Erasure coding and RAID are both data protection technologies that are used to improve the reliability and performance of storage systems. While erasure coding is sometimes seen as a more advanced technology than RAID, it is important to understand that they are actually two sides of the same coin.
In this blog post, we will take a closer look at erasure coding and RAID, and we will show you how they are related.
What is Erasure Coding?
Erasure coding is a data protection technique that breaks data into fragments and then encodes the fragments with redundant information. This redundancy allows the data to be reconstructed even if some of the fragments are lost or damaged.
Erasure coding was invented in 1960 by Irving Reed and Gustave Solomon. They developed a new type of error correction code, called the Reed-Solomon code, which was more efficient and reliable than previous codes. Reed-Solomon codes are now widely used in a variety of applications, including distributed storage systems, communication systems, and aerospace systems.
Erasure coding is often used in storage systems to protect against disk failures. For example, a system with four disks might use erasure coding to break the data into 6 fragments, and then store 3 fragments on each disk. This way, if one disk fails, the data can still be reconstructed from the fragments stored on the other disks.
There are many different erasure coding schemes, each with its own advantages and disadvantages. Some of the most common schemes include:
- Reed-Solomon coding: This is a simple and efficient erasure coding scheme that is well-suited for a wide range of applications.
- Low-density parity-check (LDPC) codes: These codes are more complex than Reed-Solomon codes, but they can offer better performance in some cases.
- Turbo codes: These codes are even more complex than LDPC codes, but they can offer the best performance in terms of data protection and efficiency.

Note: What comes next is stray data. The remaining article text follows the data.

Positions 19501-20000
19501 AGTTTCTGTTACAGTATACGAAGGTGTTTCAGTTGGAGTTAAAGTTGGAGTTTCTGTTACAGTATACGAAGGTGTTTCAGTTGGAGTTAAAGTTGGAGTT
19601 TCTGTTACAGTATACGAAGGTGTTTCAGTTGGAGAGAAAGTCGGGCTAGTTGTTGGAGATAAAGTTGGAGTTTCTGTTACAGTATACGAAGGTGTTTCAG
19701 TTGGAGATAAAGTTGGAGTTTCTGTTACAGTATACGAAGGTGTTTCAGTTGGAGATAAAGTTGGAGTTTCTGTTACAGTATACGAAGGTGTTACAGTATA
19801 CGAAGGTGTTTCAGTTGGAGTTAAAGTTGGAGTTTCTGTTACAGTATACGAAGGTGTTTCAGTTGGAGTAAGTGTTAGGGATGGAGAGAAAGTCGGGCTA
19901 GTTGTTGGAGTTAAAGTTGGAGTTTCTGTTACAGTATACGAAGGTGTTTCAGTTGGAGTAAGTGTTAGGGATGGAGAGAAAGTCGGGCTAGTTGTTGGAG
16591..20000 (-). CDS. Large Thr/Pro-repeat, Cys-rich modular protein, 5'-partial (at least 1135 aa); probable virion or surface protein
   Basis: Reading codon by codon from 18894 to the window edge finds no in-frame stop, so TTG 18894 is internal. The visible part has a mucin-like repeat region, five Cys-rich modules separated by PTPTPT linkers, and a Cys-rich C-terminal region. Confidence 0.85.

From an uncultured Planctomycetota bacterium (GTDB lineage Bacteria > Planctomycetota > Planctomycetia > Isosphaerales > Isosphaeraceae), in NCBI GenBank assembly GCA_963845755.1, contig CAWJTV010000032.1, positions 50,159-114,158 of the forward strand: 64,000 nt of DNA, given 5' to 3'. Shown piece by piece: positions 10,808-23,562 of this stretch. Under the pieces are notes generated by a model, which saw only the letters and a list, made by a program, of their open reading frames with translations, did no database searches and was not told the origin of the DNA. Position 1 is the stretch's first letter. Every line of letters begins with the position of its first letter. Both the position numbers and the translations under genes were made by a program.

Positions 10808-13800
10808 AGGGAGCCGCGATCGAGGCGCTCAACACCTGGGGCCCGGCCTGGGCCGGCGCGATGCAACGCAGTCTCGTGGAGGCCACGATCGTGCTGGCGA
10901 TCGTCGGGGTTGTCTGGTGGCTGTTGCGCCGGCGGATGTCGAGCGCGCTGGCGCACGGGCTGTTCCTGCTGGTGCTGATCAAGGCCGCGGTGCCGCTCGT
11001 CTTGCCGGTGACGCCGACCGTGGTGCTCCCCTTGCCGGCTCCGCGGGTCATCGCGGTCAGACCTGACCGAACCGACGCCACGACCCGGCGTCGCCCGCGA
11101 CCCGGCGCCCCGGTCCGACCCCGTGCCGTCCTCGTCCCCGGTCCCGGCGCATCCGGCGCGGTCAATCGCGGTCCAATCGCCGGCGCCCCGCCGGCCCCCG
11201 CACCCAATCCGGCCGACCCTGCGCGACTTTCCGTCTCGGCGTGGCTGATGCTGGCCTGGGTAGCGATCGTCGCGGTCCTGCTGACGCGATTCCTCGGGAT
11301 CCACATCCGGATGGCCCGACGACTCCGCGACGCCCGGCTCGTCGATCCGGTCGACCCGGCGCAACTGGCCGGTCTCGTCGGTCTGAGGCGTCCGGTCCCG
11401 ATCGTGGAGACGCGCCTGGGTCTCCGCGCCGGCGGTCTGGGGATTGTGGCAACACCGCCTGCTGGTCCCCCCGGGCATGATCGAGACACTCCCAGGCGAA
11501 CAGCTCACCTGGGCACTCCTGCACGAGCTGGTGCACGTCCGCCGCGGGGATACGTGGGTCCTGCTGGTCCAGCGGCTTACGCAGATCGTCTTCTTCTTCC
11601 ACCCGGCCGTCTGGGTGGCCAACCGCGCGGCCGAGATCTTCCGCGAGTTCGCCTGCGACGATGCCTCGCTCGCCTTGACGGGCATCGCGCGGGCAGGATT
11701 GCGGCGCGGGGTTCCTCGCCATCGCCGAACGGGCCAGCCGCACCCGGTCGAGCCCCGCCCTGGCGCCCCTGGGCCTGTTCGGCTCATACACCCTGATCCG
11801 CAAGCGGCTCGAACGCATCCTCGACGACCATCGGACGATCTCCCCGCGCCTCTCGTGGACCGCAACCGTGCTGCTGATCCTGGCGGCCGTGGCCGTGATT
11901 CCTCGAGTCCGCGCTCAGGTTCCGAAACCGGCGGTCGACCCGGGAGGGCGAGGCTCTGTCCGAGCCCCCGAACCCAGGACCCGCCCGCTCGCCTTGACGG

The choice of erasure coding scheme depends on the specific application. For example, a system that needs to protect against a small number of disk failures might use a simple scheme like Reed-Solomon coding. A system that needs to protect against a large number of disk failures might use a more complex scheme like LDPC or Turbo codes.
Comparing Erasure Coding to RAID
RAID, a technology that originated in the 1980s, has essentially evolved into a form of erasure code technology in a broad sense. In simpler terms, RAID can be thought of as an example of erasure coding because it employs a specific kind of erasure code.
For example, take parity coding. Parity coding is a straightforward erasure code that can handle the failure of one or more drives. For instance, in a RAID 5 setup over 4 drives, data is spread across 3 drives, and parity information is computed and stored on the forth drive. If one drive fails, the lost data can be reconstructed from the remaining 3 drives using the parity information. Other RAID configurations, such as RAID 6, and RAID 7.3, also fall under the category of erasure coding.
Erasure coding, in its narrower sense, has seen widespread use over the past two decades. This is because it has gained popularity in recent years, thanks to the growth of cloud computing and distributed storage systems. Erasure coding began being utilized to optimize storage in the early 2000s. One of the earliest commercial storage products to adopt erasure coding was Amazon S3, the cloud storage service introduced in 2006.
However, its fundamental principles are quite similar to those used in advanced RAID setups like RAID N+M. For instance, RAID N+M divides data blocks across N drives while also distributing M parity blocks. Typically, M involves 32 drives or fewer, but theoretically, this number can be unlimited. This approach allows users to independently choose the number of drives dedicated to storing checksums, which enables the system to recover data even in the event of a significant failure involving up to M drives, depending on the specific checksum distribution strategy.
As a result, it's becoming increasingly clear that the distinction between erasure coding and RAID is quite nuanced. The foundation of advanced RAID configurations, which is based on mathematical principles similar to erasure coding, underscores the interconnected nature of these technologies. This perspective reinforces the idea that, fundamentally, both erasure coding and RAID serve as synonymous embodiments of data protection and storage efficiency.
Erasure Coding or RAID: What to Choose?
Concluding our exploration of erasure coding versus RAID, we acknowledge that RAID is a natural progression of erasure coding technology. This prompts a vital question: how to choose the right RAID configuration? We've dedicated a separate blog post to this topic, offering a comprehensive breakdown of available RAID setups, their advantages, and practical guidance to align them with your needs.
If you are using a RAID system, you can improve its performance by using a software RAID engine, such as xiRAID. xiRAID is a universal tool compatible with all RAID levels, and it can significantly improve the performance of your RAID system.
We are here to help you choose the best solution for your business needs. For further enquiries and details, please contact us at firstname.lastname@example.org.